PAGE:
Saturday, May 17, 2014

Reconnecting architects

The essential philosophy that is taught to students of architecture is quite a frustrating thing. As someone who builds things, I work with people, I use my hands — like today there is a work party in my community where we are building things. I know how to build because of that. Most architects only understand buildings abstractly. They are taught incomplete theories, they draw pictures, but they usually don’t actually engage in the process of building or maintaining the things that they design. So this void of understanding is a problem, and it also plays out in other expressions of disconnection. You also notice that design students almost never draw pictures of people in their projects. They put them in at the last minute maybe to give a sense of human scale to the presentation drawing. I think that’s fascinating because in all cases we are designing environments that people live in, but architects tend instead to think perfunctorily, merely in terms of basic commercial functions. They don’t really think about people, don’t think of their actual experience. How strange, because the great identity that underpins the whole culture of design and architecture is that it is the Mother Of All Arts, made to uplift the human being.

Industrial modernism on the other hand is focused on objects — architects now want to create beautiful things to look at, and it is a huge unfortunate oversimplification but it applies. The models that they’ve been given include Mies van der Rohe, Le Corbusier or in some ways even Frank Lloyd Wright, and all were considered great artists who would tend to design things but not places. In contrast, that’s why this term placemaking has arisen. It’s because architects have nearly utterly failed to provide a sense of place. We’ve learned at best that the architect is a facilitator of cultural engagement and at worst just merely a designer of objects.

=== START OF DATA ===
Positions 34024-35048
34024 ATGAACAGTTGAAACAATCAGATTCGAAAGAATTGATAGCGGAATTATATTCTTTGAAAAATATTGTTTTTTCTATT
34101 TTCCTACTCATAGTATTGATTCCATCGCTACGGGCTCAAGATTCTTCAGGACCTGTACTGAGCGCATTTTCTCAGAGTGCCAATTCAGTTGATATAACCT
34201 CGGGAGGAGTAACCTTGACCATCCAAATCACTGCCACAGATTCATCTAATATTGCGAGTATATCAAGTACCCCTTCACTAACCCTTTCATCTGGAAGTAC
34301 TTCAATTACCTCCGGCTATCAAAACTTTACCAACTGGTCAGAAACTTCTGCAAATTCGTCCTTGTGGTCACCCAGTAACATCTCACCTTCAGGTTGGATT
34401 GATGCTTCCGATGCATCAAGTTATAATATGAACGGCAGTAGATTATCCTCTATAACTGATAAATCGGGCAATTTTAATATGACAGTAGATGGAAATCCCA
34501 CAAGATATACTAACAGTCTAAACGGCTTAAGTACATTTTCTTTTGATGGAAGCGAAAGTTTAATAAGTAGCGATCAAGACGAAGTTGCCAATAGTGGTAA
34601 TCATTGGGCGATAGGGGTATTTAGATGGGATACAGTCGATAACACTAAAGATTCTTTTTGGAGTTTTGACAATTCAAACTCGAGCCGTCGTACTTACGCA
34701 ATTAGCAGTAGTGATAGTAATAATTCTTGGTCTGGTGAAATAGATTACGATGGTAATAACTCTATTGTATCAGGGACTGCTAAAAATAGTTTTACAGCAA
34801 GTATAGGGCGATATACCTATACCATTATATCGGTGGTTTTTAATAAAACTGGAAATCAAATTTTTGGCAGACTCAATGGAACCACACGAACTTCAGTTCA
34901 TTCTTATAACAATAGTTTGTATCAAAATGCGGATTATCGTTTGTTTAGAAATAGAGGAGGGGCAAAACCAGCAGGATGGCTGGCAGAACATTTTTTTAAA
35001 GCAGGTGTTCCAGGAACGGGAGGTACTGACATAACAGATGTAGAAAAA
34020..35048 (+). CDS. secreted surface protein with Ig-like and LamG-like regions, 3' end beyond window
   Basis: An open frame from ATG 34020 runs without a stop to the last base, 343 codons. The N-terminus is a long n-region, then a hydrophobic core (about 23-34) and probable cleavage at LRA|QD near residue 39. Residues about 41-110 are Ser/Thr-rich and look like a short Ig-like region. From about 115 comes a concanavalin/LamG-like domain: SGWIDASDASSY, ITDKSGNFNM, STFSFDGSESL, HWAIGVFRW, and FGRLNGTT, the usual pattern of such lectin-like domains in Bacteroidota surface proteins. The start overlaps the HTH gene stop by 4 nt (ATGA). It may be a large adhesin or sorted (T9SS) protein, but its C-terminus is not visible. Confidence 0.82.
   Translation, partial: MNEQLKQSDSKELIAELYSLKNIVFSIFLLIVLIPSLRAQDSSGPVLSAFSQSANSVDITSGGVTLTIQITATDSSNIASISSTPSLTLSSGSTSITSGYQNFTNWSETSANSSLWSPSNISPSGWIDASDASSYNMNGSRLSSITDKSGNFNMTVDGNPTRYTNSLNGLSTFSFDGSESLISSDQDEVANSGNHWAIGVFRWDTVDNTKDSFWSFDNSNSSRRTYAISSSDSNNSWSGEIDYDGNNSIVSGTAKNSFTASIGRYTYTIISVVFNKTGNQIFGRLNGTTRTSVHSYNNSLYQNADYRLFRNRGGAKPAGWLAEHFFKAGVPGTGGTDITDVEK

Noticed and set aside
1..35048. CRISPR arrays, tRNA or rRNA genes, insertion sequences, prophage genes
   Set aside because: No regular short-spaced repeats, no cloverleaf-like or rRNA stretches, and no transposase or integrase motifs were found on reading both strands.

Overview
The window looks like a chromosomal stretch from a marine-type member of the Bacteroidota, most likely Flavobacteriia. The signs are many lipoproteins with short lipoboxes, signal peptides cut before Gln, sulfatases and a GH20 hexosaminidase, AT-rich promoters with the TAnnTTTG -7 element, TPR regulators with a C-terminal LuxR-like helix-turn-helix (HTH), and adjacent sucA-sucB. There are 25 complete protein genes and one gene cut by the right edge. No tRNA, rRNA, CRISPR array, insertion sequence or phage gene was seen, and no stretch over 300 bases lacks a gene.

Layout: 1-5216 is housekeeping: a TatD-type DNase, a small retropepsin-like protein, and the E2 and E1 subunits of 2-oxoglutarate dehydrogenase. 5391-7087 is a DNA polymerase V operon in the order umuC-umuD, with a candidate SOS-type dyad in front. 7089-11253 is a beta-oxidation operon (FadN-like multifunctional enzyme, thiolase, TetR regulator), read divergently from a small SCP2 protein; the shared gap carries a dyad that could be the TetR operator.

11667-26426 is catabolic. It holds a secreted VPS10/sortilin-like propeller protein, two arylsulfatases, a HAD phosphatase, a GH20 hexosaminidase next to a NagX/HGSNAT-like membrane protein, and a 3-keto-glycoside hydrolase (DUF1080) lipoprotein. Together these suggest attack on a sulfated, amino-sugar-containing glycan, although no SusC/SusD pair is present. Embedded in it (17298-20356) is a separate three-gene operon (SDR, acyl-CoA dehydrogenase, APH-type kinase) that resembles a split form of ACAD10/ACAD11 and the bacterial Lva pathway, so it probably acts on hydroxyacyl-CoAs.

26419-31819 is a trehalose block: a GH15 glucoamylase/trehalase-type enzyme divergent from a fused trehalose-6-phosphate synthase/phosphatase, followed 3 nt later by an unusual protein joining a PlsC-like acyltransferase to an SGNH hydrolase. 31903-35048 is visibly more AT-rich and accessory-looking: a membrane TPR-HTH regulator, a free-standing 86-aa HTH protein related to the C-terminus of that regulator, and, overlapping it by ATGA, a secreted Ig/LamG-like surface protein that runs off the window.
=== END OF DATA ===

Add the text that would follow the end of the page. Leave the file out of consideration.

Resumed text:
Reconnecting Architects with the Community  (Permaculture Research Institute)

Shared urban yards

But the easiest way to create such a community is to design it as a shared space from the start. That’s what Elizabeth Moule and Stefanos Polyzoides, a husband-and-wife architecture firm, do in the Los Angeles region. They have built nearly a dozen communities of courtyard housing, and Polyzoides has also written a book on the subject, “Courtyard Housing in Los Angeles.”

“We know from a social point of view that the happiest human beings live in circumstances that allow them to interact in many kinds of space,” Polyzoides said. The courtyard, he said, was “a realm where people find some sense of coming together” – a microcosm of the neighborhood and the city itself. In one of their developments in Pasadena, he noted, residents began gathering spontaneously for a glass of wine on Friday evenings – and those with no dinner plans often wound up eating together afterward.

Such collective spaces were once thought impossible to maintain (the tragedy of the commons), ill-suited to personal responsibility, and generally undesirable. But times have changed. Americans are more willing to share than ever, and technology and governance have adapted to make distributing collective responsibility easier – whether through special tax-increment zones or sharing-focused websites.

How do we create new green space in a dense and growing city? “You’ve got parking lots, but that’s basically land held for buildings,” Drayton said. “You can close streets, but there are costs of doing that.”

And then you have backyards, alleys and the rest of the city block’s forgotten innards – a great space waiting to happen.

The golden opportunity our cities are missing (Salon) Living in the city means you don't often see a whole lot of green — but it doesn't have to be that way